English 738T, Spring 2015
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Scar Tissue and the New Self

Posted by Maura-Kate Costello on Friday, March 13th, 2015 at 11:54 am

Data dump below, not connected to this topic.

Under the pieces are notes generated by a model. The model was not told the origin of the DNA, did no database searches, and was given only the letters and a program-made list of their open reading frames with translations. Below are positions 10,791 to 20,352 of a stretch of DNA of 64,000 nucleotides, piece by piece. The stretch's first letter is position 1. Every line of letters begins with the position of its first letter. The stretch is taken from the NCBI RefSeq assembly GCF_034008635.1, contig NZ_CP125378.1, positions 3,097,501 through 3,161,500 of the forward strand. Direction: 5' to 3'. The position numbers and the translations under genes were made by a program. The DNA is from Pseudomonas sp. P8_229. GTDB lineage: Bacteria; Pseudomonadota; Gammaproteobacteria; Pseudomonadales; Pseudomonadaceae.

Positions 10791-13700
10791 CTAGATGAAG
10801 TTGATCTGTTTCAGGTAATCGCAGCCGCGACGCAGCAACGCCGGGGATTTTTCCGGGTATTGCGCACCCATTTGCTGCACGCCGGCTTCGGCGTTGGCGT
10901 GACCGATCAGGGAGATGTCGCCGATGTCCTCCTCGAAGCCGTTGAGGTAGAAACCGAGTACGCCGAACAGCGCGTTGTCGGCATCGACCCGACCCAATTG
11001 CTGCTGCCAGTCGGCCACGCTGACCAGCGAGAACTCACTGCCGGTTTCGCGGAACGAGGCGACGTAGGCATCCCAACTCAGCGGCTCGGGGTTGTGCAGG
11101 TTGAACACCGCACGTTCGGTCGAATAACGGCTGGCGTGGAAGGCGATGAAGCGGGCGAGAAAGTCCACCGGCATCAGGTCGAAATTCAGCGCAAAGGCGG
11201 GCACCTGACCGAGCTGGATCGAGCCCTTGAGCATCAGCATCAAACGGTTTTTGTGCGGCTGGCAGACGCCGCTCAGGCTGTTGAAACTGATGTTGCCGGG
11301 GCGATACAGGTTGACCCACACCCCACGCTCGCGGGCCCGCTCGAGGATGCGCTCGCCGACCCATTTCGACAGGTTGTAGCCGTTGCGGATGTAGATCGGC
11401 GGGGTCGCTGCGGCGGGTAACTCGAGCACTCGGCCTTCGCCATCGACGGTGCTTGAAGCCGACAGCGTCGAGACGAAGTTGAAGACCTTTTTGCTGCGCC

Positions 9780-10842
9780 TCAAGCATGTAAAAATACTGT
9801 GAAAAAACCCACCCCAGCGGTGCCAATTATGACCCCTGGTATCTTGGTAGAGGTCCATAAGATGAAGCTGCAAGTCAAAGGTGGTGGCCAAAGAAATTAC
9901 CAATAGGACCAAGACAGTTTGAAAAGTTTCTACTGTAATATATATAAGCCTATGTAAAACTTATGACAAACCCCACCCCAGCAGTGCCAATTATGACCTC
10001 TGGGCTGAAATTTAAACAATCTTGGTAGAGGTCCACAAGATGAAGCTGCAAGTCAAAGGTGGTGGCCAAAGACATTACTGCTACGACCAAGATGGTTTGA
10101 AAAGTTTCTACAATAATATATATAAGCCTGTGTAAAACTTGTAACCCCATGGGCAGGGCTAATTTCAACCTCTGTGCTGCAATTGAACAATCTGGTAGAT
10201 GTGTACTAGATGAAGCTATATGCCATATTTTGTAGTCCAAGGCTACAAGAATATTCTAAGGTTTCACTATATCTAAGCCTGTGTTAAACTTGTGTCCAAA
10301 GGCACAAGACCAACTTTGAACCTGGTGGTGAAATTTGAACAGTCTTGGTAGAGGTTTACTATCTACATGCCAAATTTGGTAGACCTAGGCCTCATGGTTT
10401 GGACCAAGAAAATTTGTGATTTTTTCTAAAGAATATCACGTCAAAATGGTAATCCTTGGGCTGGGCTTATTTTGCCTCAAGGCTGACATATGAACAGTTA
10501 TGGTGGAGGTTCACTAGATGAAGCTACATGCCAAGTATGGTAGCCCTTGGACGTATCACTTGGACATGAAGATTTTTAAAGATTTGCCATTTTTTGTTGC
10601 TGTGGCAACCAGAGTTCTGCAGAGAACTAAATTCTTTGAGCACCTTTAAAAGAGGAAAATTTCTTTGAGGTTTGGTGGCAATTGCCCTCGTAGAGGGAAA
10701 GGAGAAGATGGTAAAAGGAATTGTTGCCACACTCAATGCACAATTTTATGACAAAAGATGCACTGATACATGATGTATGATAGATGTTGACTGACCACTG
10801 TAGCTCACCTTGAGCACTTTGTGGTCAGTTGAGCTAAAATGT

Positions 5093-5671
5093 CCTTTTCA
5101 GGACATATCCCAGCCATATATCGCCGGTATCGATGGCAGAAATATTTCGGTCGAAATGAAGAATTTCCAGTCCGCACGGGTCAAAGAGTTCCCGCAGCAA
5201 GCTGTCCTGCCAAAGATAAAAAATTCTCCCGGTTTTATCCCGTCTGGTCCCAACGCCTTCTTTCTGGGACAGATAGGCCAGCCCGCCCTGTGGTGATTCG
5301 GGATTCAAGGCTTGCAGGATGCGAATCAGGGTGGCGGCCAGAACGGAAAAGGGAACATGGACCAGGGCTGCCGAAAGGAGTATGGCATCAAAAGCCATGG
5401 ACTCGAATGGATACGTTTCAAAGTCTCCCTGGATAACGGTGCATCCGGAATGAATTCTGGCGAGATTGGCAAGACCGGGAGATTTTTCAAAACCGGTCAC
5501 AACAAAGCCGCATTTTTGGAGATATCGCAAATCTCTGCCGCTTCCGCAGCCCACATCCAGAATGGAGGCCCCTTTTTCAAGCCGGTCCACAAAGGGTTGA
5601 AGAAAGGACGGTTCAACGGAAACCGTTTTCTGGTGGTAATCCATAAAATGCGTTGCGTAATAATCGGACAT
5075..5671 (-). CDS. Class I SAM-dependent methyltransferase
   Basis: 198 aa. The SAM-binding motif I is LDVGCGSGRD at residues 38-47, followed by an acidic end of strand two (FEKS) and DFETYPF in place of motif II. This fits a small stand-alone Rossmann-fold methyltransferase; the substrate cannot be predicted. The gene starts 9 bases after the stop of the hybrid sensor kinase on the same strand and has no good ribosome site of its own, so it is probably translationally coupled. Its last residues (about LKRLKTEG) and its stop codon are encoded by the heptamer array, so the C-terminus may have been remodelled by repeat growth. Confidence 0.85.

Our class discussion on Patchwork Girl and the supplemental readings for that week got me thinking a great deal about scar tissue, ugliness, the self, monstrosity, desire, and beauty. It is clear from both the structure of the hypertext and Jackson’s lecture on it that unity, linearity and wholeness partake of a tyrannical lie that she wants to reveal as such and to overturn. And this is ideal for her because unity necessarily means uniformity, which in turn necessarily excises those parts of the self or existence that do not or cannot conform to whatever image of unity is upheld as the ideal, and it also overlooks the scars (marks of joining) that make any kind of conglomeration possible; for Jackson, this excision and denial are the monstrous acts rather than deviations from wholeness more traditionally ascribed to the monstrous. But what do we make of the fact that “it was her scars that seemed to pain her the most”? Her scars, the signs on her body that both testify to the accomplishment of some kind of unity of parts and to the fact that the “wholeness” of her body is, in reality, a patchwork. We have been shown the lie of unity, but the scars that mark our bodies still leave us longing for beauty; they are painful because they force us to recognize our patchwork monstrosity, which seems to trap us in an eternal horror at oneself. At worst, we are like Victor who violently rejects this, and at best, we can accept this condition as Mary does (though even she remains uncomfortable with it, even as she comes to terms with it). Another scene that speaks to this dynamic is that in which patchwork girl is falling apart in the tub, and Elsie joins her there amidst her disintegrating parts. The juxtaposition of this grotesque image with the tenderness of Elsie’s gesture is supremely interesting to me. It seems here that Elsie, even more than Mary Shelley, is able to truly love and embrace patchwork girl in all of her fragmented monstrosity, but this love is not able to make any of that monstrosity whole or beautiful… Elsie enters the grotesque and the ugly, stays there and truly loves it, but beauty is not generated from this. PWG, who is so ashamed of her scars is never able to see herself as beautiful, no matter how much Mary or Elsie embrace and accept her patchwork nature. It leaves me wondering… is it possible to truly love oneself or to love an other if one adopts the view of the fragmented self that Jackson (and all contemporary theory) proposes? What does that look like? It seems to me that the position that regards the self as, in its essence, a fragmented entity (because, in any case, this is still, at bottom, an essentialist argument; albeit one that is organized around the principle of fragmentation and diversity rather than unity and sameness), has still to answer: what beauty does this generate? What does this build? What does it mean to love such an entity? I do not mean to suggest a return to a completely Arnoldian view of the self, literature, world, etc. As we know, this is rife with deep problems that many scholars have explicated at length. However, I would be interested to see where the pendulum will settle between these two extremes, because they both, to me, seem to lack a great deal. I’m unwilling to give up the possibility of a unified self, just as much as I am unwilling to deny its fragmentation.